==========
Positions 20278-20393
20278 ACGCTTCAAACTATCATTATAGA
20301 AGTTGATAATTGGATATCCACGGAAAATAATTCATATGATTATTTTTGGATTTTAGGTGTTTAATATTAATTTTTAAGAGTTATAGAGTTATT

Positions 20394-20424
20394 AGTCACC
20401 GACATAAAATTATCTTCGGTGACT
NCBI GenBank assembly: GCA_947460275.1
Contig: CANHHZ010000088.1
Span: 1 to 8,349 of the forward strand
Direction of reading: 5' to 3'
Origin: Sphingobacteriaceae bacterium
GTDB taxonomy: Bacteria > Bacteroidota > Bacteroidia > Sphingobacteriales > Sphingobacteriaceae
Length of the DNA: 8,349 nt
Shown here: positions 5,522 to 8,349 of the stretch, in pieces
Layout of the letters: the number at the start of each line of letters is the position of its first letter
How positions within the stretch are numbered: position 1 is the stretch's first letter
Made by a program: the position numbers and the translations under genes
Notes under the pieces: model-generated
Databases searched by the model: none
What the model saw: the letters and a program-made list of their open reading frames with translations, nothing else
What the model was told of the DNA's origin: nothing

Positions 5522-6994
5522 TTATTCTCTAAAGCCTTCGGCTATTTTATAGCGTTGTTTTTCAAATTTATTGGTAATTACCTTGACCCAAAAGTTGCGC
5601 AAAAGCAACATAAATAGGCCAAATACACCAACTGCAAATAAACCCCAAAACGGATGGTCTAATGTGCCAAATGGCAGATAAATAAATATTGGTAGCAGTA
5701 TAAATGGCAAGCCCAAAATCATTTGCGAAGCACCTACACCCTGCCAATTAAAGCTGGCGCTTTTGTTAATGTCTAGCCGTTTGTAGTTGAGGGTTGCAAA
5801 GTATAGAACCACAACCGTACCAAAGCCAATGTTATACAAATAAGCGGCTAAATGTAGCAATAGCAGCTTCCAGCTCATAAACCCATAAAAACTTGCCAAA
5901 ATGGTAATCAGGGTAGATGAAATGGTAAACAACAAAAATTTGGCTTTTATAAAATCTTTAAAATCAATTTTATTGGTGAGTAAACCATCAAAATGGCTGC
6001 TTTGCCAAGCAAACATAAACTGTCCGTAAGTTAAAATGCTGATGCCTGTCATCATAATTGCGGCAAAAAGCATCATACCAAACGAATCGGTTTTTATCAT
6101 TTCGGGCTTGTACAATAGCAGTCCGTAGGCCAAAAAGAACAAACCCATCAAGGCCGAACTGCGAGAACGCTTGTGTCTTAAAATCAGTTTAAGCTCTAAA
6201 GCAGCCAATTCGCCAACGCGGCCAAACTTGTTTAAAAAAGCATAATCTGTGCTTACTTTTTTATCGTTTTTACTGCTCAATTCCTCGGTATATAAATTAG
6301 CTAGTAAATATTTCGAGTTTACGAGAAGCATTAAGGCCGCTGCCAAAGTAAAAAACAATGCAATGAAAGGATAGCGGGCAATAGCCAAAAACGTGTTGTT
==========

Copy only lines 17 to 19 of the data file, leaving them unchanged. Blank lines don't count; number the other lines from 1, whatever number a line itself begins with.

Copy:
Made by a program: the position numbers and the translations under genes
Notes under the pieces: model-generated
Databases searched by the model: none